An Island Off an Island

Musings from Bruny

When is a birdcage not a birdcage? Why when it’s at the front line of defence against possums!


Over the years some of you have made caustic comments about my endless ‘collections’ – blue and white china, ‘little houses’, fabric (which includes many sub- categories including birds, cherries, pansies, roses spots, stripes …), baskets, bird nests and birdcages to name a few. Shoes and clothes don’t count as collections.


I did cull some of these before we moved as in I returned the bird nests to Mother Nature, mostly because I was worried about the bio security side of things, but also because they are a bugger to pack (OK the one Kira gave me for my birthday a few years ago did come but I gave it a good spray with Moreton).

All of the birdcages made the trip south, much to the amusement of the removalists ( I use the word amusement lightly) and they were lined up under the house awaiting their new assignment when it dawned on me that they were perfect possum proof enclosures for tender, juicy plants.

Conversations about gardening on Bruny inevitably return to the topic of what you can grown outside of the cages/poly tunnels/greenhouses that are possum resistant. The list is not huge and subsequently most gardens have a similarity – echium, pelargoniums in various shades of pink, daisies, succulents and some natives. A good deal of chicken wire has been sacrificed to make little hats to keep precious things safe but it does give a feeling of Colditz.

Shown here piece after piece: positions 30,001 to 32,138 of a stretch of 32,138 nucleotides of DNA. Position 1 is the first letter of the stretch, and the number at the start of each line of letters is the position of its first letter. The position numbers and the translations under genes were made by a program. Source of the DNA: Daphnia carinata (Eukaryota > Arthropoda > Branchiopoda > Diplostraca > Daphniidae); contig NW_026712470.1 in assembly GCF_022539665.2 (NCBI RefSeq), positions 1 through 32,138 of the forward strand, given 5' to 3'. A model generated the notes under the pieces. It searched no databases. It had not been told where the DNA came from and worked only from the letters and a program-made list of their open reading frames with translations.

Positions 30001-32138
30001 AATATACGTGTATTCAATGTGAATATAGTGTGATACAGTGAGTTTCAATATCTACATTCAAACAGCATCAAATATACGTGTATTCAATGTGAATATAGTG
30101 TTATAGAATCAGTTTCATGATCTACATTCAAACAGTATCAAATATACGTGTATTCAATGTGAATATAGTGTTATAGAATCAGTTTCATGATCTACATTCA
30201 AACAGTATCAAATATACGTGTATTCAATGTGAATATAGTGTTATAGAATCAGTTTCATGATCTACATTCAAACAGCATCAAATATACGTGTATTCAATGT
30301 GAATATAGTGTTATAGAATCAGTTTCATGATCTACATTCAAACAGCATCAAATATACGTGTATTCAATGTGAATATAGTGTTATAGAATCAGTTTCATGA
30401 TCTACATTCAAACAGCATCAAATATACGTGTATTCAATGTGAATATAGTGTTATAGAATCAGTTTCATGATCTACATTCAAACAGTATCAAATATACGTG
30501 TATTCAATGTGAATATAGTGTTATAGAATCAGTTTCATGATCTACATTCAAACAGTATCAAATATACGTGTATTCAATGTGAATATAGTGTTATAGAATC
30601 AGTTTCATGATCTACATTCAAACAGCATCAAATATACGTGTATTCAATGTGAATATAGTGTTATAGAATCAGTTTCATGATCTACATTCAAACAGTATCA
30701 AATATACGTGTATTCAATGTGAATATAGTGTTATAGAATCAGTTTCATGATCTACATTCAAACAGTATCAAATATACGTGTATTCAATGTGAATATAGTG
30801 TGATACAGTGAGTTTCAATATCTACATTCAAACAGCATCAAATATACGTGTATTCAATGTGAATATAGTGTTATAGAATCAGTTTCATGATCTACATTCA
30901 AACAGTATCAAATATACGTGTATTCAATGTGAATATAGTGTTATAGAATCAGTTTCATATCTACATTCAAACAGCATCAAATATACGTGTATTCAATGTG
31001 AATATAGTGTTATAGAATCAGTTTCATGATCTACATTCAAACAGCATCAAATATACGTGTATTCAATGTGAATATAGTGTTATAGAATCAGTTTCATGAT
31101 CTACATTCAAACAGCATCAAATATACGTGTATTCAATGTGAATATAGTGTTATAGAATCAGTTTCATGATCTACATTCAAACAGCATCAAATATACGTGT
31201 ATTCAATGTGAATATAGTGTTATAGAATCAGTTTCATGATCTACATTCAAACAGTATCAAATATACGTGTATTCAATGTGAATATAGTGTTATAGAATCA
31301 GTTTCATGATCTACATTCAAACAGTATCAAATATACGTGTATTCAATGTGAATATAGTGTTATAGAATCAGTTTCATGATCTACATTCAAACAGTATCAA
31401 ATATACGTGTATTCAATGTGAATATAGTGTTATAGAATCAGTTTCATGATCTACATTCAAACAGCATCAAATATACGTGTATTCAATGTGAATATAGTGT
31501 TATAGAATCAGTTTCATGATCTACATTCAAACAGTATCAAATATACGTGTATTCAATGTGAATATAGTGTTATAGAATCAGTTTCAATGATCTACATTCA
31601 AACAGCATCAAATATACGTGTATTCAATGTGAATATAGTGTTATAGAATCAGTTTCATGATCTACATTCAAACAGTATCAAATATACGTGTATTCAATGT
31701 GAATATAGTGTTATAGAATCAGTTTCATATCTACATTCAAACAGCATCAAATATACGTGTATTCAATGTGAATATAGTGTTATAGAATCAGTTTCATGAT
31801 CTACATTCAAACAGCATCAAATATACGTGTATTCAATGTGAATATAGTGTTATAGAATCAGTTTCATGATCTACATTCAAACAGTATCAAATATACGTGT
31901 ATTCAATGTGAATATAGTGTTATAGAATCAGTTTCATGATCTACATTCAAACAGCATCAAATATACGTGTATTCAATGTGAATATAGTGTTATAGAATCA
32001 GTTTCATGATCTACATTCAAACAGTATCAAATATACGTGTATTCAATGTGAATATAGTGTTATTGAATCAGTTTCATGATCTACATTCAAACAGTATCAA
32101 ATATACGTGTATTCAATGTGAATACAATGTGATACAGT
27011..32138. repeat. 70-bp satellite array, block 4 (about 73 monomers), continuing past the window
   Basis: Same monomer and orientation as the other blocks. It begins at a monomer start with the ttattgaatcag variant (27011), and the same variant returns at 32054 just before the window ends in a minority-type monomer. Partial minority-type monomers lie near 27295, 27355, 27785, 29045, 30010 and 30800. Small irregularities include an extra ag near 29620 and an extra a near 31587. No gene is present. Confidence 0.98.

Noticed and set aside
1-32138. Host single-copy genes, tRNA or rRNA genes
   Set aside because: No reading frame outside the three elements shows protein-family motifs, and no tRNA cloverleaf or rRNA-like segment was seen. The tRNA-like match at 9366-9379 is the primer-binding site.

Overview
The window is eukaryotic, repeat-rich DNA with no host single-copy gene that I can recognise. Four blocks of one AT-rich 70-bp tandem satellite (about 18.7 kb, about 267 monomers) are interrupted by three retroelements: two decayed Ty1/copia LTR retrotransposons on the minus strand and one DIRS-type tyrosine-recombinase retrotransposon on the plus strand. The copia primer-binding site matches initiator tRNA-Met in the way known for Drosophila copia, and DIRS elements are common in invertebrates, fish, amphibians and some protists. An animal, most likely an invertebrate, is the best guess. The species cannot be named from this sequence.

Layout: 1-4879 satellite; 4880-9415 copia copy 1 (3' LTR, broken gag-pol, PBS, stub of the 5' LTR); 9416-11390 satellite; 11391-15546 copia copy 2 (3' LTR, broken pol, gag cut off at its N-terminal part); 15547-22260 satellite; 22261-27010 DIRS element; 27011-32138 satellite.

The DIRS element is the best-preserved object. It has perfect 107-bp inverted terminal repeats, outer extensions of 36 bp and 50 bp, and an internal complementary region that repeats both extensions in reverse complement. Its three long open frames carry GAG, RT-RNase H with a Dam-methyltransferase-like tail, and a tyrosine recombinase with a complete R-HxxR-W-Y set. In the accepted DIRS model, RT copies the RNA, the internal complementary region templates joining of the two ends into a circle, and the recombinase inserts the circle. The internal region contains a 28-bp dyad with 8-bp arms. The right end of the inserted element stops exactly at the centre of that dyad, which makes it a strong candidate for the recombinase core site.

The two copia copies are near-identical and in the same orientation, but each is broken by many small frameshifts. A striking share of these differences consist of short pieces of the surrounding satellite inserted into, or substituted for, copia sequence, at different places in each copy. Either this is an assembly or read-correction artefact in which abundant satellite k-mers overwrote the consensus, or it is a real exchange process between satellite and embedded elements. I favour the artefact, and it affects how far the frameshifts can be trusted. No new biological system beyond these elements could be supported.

Trees too often wear metal bands to keep the blighters from reaching the canopy. This is particularly the case with some eucalyptus species which are the preferred habitat of the critically endangered Swift Parrot. Sugar gliders which were introduced to Tasmania attack the nesting female and her eggs.

Even our enclosed back garden has a band of shiny metal on the fence supposedly to keep the possums out. I wouldn’t want to point out to whoever put it there ( not us) that Mr/Ms Poss could easily drop down from one of the overhanging trees. But of course we have the ever vigilant Ruby on patrol to keep this area safe!

Talk soon.

2 thoughts on “When is a birdcage not a birdcage?

  1. jenniferderrick2800 says:

    I love hearing all about your adaptation to island life! I can see a book in the making!!!!

    Liked by 1 person

    1. Jan says:

      Too many authors on this island already I think 😂

      Liked by 1 person

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